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The Other Final Four Teams

North Carolina

PG: Kendall Marshall

SG: P.J. Hairston

SF: Harrison Barnes

PF: James Michael McAdoo

C: John Henson

What’s evident about Roy Williams’ Tar Heels program is how much his players progress over the course of their careers. It’s no coincidence that his two title-winning teams, in 2005 and 2009, were spearheaded largely by upperclassmen — Raymond Felton, Sean May and Rashad McCants in the former; Tyler Hansbrough, Ty Lawson, Wayne Ellington and Danny Green in the latter.

If players stayed all four years, UNC’s current point guard would be the steady Kendall Marshall. He’d have the option of feeding John Henson (also doubling as a dominant shot-blocker on the defensive side of the court) in the paint, Harrison Barnes on the wings or swingmen James McAdoo and P.J. Hairston cutting to the hoop.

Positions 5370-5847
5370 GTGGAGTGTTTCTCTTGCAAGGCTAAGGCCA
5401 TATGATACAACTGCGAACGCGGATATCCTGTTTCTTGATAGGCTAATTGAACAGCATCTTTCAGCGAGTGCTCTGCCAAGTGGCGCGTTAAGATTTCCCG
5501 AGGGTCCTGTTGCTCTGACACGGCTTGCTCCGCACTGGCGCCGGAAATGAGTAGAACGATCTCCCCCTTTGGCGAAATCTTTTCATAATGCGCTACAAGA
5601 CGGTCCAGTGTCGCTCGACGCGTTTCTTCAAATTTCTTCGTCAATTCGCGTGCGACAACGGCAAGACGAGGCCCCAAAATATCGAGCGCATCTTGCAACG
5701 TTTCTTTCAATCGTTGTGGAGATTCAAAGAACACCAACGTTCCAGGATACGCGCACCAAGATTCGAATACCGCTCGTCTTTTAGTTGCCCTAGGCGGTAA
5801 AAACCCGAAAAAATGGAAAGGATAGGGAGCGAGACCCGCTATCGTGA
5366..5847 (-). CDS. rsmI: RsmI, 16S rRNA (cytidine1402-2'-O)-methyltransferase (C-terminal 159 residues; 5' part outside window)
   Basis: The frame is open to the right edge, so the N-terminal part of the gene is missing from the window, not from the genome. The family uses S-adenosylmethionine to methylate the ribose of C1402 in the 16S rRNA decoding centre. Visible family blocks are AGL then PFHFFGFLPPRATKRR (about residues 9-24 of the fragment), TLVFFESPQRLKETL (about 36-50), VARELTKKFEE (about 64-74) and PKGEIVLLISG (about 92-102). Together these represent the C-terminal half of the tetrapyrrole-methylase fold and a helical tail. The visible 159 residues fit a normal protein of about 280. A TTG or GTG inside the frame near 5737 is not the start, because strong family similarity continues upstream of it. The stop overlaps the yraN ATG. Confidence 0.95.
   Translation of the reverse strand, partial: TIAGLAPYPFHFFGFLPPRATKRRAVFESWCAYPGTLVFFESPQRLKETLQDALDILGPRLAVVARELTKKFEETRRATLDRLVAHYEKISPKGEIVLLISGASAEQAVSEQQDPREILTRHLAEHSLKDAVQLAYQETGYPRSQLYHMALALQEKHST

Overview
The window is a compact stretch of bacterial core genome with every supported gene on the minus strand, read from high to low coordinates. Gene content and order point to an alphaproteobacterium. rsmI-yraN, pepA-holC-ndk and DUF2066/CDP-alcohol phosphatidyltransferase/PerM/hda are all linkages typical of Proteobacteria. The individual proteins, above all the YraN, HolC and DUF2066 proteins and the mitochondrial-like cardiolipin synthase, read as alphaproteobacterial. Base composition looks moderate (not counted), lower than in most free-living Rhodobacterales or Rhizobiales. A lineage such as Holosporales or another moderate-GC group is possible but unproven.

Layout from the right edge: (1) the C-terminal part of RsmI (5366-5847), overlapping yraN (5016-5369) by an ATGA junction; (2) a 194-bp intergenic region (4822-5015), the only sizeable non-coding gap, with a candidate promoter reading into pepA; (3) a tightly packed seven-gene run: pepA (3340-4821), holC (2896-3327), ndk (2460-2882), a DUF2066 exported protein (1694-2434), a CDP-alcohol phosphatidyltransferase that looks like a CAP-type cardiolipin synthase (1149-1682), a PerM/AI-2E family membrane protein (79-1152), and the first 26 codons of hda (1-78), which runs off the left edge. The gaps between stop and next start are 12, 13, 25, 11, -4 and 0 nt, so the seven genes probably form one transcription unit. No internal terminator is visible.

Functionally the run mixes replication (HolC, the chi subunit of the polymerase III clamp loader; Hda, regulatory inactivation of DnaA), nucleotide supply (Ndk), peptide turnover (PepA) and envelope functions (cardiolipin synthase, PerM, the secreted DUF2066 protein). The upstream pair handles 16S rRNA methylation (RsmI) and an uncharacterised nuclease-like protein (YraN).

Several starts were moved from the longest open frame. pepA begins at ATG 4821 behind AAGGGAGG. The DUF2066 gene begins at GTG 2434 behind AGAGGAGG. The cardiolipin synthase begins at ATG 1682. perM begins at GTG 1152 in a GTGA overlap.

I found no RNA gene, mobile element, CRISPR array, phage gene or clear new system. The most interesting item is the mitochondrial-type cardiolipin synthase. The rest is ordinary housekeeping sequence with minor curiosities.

This team wouldn’t be susceptible to the same offensive droughts or brain farts on defense that contributed to the Heels’ less-than-stellar 2012–2013 campaign.

Duke

 

PG: Kyrie Irving

SG: Austin Rivers

SG: Seth Curry

PF: Ryan Kelly

C: Mason Plumlee

Kyrie Irving’s outstanding first two seasons in the NBA are proof that he made the right choice in leaving Durham after his freshman year despite playing in just 11 college games. Had he stayed, however, he would have been the centerpiece of Coach K’s greatest backcourt ever.

With Irving as the primary distributor, Austin Rivers could thrive as a two-guard rather than having to tire himself out as the scoring point guard. And then there’s Seth Curry, who could have rained down 3-pointers as defenders worried about Irving and Rivers.

Thrown in an imposing front line featuring Ryan Kelly and Mason Plumlee and Duke would have the same inside-outside game that the program’s most dominant teams ever rode to success.

Kansas

PG: Josh Selby

SG: Xavier Henry

SG: Ben McLemore

PF: Thomas Robinson

C: Jeff Withey

When you talk about bizarro Kansas, the first thing you have to highlight is a nightmare-inducing front line of shot-blocking extraordinaire Jeff Withey and rebound hound Thomas Robinson. The two of them would absolutely own the paint against anyone apart from Kentucky — who, at the very least, they would play to a draw.